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Practical Solutions to Machinery and Maintenance Vibration Problems

Chapter 4, Rotor Resonance and Corrections

Section 2, Understanding Resonant Whirl Correction for All Types of Susceptible Rotors through "Whip" Correction of Papermachine Rolls

With so many papermachines already running at much higher speeds than when originally commissioned, any further increase in speeds results in a relatively high probability of resonant whirl in the more slender rolls. The most common non-technical word used to describe this condition in the United States or Canada, is "whip." Common expressions are "the roll has whip in it." Or, "the roll is whipping at the new operating speed."

Although whip is common, most papermill engineers and supervisors don't relate whip to a rotor's resonant condition and, therefore, look for other sources for the roll's seemingly "bent" shape. For example, whip used to be explained by the fact that even average rolls are very far out of balance before balancing and that the balancing counterweights are usually placed in correction planes too distant from the planes of actual unbalance. The high centrifugal forces at operating speed were supposed to have caused the rolls to bend at operating speed, whereas the smaller forces at lower speeds were supposed to have been small enough to allow the rolls to remain straight.

However, the writer's experience has forced him to reject the above explanation for whip, except in very rare instances of very long, small diameter, slender rolls with exceptionally large initial unbalance. Instead, whip is a common phenomenon that is the result of one of the roll's critical speeds resonating to a vibration frequency equal to its own rpm. For example, the vibration source could originate from its own residual unbalance. But if the roll's first critical speed is, for example, 1200 rpm, the roll will resonate to its own residual unbalance in the 1200 rpm resonant range (about 20 percent of 1200 rpm, plus or minus). This is a typical resonant whirl situation. Recognizing that a roll's whip is almost always a resonance problem, one way of solving the problem is to run at a different operating speed. As this was too often interpreted as only lowering the speed, the usual objection was due to the resulting lower production rate. However, if the process will allow it, the rotor can operate in a whip-free condition at higher speeds as well. But what if speed change is not too desirable or practical, and the optimum running speed is right in the rotor's frequency range?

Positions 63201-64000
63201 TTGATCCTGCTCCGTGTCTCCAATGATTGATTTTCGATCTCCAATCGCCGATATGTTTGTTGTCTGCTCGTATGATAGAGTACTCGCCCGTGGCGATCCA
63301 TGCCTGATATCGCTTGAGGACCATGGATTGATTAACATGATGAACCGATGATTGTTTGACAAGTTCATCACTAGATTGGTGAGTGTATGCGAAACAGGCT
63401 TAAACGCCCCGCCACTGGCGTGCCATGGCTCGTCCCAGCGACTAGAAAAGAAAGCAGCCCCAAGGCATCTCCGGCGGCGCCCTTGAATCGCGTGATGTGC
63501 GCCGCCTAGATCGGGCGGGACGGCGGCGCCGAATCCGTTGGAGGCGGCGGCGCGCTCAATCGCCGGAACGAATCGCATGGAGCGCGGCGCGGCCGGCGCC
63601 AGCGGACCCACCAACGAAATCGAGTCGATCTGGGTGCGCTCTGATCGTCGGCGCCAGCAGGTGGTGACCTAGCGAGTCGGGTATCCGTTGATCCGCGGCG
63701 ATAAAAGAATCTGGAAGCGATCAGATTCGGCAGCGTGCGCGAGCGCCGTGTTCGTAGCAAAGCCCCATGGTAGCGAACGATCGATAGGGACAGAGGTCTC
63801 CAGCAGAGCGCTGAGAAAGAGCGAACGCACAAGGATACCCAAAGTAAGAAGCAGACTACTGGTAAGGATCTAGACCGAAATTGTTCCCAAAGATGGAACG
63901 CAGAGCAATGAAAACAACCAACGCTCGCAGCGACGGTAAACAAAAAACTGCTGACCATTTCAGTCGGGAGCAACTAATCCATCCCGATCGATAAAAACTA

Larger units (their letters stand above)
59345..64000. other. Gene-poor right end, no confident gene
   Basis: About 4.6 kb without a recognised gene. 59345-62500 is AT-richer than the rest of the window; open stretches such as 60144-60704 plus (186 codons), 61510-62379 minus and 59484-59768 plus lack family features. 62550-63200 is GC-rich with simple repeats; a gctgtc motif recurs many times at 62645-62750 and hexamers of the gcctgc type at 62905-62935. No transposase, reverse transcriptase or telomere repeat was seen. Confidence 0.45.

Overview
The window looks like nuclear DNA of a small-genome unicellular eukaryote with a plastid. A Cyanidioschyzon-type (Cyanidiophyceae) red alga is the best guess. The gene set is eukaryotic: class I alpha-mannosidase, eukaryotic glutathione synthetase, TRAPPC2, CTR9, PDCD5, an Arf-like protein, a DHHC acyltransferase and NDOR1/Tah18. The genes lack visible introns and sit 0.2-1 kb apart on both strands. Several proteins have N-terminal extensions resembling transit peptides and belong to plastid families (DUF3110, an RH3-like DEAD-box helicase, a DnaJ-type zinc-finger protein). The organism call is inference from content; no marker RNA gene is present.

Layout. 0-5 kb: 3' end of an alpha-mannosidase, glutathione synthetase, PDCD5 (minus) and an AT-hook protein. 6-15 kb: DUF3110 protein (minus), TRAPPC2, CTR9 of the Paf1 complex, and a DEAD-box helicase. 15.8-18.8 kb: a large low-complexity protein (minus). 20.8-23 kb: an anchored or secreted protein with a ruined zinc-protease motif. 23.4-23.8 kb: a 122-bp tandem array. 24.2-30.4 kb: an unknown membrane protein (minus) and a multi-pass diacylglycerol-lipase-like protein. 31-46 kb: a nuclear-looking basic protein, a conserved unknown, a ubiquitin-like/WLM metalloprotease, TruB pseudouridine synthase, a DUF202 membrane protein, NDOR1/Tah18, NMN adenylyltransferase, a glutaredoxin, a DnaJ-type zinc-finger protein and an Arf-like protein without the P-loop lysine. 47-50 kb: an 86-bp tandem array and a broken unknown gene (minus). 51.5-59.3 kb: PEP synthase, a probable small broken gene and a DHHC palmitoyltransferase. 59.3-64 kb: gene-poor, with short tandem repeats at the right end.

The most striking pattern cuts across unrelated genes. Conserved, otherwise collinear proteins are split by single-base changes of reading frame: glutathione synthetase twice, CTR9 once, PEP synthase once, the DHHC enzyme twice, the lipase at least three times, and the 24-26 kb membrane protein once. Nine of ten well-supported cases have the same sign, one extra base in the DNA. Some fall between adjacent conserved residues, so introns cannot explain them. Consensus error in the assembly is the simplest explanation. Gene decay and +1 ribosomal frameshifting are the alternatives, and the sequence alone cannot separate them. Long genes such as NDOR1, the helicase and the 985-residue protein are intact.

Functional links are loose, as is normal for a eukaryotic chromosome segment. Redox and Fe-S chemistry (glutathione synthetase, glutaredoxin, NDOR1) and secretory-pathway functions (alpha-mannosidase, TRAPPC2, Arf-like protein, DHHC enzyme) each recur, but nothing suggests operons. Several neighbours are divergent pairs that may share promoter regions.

There are several solutions, one being to balance the roll ahead of time so that it will not whip even though resonant. (See chapter on "Update Method For Easier Balancing of Papermill Rolls with the Benefit of Reducing or Eliminating the Possibility of Whip.") Unfortunately for most people, the whip condition isn't discovered until the new, higher operating speed is first reached. The rotor has been previously balanced with the regular balancing procedures. Therefore, instead of using a balancing procedure to prevent whip, a procedure must be used to remove whip from the already balanced rotor.

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